The present study was the first to investigate pre-existing drug resistance to boceprevir/telaprevir in Canadian HCV-infected patients. A relatively high proportion of untreated HCV genotype 1a patients in Manitoba harbour low-level RAMs, especially patients of Aboriginal descent, which may contribute to an increased risk of treatment failure.
The future treatment of hepatitis C virus (HCV) infection will be combinations of direct-acting antivirals (DAAs) that not only target multiple viral targets, but are also effective against different HCV genotypes. Of the many drug targets in HCV, one promising target is the non-structural 5A protein (NS5A), against which inhibitors, namely daclatasvir, ledipasvir and ombitasvir, have shown potent efficacy. However, since HCV is known to have very high sequence diversity, development of resistance is a problem against but not limited to NS5A inhibitors (i.e. resistance also found against NS3-protease and NS5B non-nucleoside inhibitors), when used in suboptimal combinations. Furthermore, it has been shown that natural resistance against DAAs is present in treatment-naÃ¯ve patients and such baseline resistance will potentially complicate future treatment strategies.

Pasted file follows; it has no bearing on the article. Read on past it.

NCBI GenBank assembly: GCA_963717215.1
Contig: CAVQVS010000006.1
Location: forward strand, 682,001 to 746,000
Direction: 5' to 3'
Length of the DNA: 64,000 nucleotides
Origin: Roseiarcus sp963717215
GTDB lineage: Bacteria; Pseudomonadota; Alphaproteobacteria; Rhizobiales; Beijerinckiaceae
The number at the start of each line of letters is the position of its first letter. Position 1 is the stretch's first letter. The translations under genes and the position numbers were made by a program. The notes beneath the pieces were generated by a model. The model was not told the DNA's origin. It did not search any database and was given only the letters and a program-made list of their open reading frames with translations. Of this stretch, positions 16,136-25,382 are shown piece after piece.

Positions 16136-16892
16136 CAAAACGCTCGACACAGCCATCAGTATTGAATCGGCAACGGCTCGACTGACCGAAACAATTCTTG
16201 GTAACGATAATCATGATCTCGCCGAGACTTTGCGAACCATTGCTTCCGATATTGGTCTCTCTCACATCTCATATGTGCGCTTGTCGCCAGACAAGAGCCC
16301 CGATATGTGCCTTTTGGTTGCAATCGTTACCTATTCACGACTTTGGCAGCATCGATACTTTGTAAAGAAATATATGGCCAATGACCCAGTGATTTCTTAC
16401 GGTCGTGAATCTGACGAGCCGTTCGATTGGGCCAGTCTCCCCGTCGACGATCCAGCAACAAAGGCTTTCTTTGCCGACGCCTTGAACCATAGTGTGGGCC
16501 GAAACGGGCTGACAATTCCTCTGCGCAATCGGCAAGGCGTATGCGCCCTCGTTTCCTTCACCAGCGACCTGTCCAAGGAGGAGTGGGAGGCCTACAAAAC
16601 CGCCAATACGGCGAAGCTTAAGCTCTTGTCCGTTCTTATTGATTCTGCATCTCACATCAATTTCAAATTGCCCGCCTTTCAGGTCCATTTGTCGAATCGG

A pan-genotypic population-sequencing method with degenerated primers targeting the NS5A region was developed. We have investigated the prevalence of baseline resistant variants in 127 treatment-naÃ¯ve patients of HCV genotypes 1a, 1b, 2b and 3a.
The method could successfully sequence more than 95% of genotype 1a, 1b and 3a samples. Interpretation of fold resistance data against the NS5A inhibitors was done with the help of earlier published phenotypic data. Baseline resistance variants associated with high resistance (1000-50,000-fold) was found in three patients: Q30H or Y93N in genotype 1a patients and further Y93H in a genotype 3a patient.